The past few days have been an absolute whirlwind, but now I am settled in with a cup of black current tea, a stomach full of Ethiopian food, and the nagging effects of jet lag. Happily, I am very much in the honeymoon stage of everything (except the traffic). I cannot speak highly enough of the people I have met here in Nairobi. They rival my southern roots with their exceptional warmth and hospitality. At the Amani center all the women greet you with a hug and a kind hello. I can’t wait to put up some pictures of the beautiful grounds of this secluded paradise. Of course I have had many moments of feeling like a dumb mzungu (white person), but everyone has been extraordinarily patient when, for instance, I go into the export office saying I am there to work in the distribution center. Or when someone does point me in the right direction, I find myself frozen in uncertainty in mounds of colorful fabric and bustling women.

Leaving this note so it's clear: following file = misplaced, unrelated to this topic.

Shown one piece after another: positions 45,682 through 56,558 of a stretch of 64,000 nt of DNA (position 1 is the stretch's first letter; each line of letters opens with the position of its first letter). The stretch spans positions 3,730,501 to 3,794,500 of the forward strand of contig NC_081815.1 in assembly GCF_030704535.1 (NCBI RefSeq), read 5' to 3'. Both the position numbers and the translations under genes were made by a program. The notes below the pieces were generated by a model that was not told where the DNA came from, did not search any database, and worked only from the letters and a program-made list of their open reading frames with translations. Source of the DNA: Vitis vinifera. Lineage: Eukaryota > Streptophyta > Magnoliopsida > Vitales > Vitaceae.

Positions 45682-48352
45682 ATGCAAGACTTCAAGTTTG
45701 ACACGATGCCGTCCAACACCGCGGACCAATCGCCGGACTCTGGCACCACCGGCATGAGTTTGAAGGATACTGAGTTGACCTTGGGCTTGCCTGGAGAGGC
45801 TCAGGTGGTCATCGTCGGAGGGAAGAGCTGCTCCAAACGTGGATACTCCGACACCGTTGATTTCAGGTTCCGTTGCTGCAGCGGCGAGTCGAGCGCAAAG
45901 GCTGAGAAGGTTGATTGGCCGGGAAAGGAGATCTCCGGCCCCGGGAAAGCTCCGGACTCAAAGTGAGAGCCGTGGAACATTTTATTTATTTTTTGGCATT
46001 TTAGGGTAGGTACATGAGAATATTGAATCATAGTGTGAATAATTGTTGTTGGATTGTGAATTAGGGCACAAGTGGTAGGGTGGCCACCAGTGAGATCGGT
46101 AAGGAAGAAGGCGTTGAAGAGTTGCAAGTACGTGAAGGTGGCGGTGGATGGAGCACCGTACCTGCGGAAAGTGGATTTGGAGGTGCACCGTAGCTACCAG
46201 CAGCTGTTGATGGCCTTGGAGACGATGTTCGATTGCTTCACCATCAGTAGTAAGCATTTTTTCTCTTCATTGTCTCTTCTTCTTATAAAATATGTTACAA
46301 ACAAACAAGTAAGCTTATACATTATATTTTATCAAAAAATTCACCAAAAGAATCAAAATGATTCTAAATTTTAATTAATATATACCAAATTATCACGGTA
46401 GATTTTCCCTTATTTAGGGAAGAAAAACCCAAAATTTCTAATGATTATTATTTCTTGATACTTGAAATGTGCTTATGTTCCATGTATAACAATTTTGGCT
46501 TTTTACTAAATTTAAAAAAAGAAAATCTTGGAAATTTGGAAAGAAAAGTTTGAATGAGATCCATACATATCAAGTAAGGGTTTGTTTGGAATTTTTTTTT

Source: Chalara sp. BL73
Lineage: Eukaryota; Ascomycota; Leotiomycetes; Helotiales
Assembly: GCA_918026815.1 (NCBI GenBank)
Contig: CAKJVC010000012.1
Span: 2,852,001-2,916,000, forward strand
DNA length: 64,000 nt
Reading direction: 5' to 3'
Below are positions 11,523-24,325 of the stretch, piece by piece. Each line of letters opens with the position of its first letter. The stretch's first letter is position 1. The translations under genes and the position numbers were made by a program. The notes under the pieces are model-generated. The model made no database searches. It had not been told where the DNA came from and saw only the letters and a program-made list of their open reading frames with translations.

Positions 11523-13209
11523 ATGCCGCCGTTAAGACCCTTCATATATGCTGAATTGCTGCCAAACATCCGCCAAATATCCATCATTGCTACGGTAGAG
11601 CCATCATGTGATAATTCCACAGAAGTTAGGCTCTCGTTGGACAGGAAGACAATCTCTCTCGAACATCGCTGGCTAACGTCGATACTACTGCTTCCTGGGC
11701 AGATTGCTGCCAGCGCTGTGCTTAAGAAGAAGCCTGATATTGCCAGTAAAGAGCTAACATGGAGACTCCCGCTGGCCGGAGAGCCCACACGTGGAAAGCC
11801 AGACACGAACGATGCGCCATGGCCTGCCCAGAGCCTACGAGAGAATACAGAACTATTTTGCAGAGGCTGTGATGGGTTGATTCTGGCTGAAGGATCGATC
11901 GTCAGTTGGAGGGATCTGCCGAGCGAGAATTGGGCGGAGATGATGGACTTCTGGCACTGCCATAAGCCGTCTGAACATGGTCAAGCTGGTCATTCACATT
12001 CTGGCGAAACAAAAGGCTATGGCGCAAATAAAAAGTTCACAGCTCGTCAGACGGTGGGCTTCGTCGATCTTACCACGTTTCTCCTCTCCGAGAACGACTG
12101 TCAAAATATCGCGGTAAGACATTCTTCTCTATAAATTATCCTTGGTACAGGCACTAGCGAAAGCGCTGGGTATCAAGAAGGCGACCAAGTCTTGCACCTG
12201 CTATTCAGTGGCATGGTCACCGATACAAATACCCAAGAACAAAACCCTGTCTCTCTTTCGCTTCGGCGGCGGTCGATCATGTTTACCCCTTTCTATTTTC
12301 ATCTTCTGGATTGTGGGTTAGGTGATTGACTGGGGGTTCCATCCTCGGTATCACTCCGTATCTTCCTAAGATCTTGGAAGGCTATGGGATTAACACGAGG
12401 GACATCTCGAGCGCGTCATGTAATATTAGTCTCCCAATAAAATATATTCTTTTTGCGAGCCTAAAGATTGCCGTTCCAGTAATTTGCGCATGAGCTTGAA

I also learned that sleeping pills shouldn’t be taken at five in the morning.

With that being said, I have witnessed the beauty that comes from living in such a diverse city, and I have had the pleasure of worshipping in Swahili, Hindi, and English.

When I think what six months actually means, I have to take a step back and just appreciate each day for what it is. Day by day, step by step. By doing this, so far, each day has been filled with mostly positive and happy moments, a honeymoon if you will, even amidst the craziness of being uprooted half way around the world.

Mild Taste of Nairobi Traffic

Mild Taste of Nairobi Traffic



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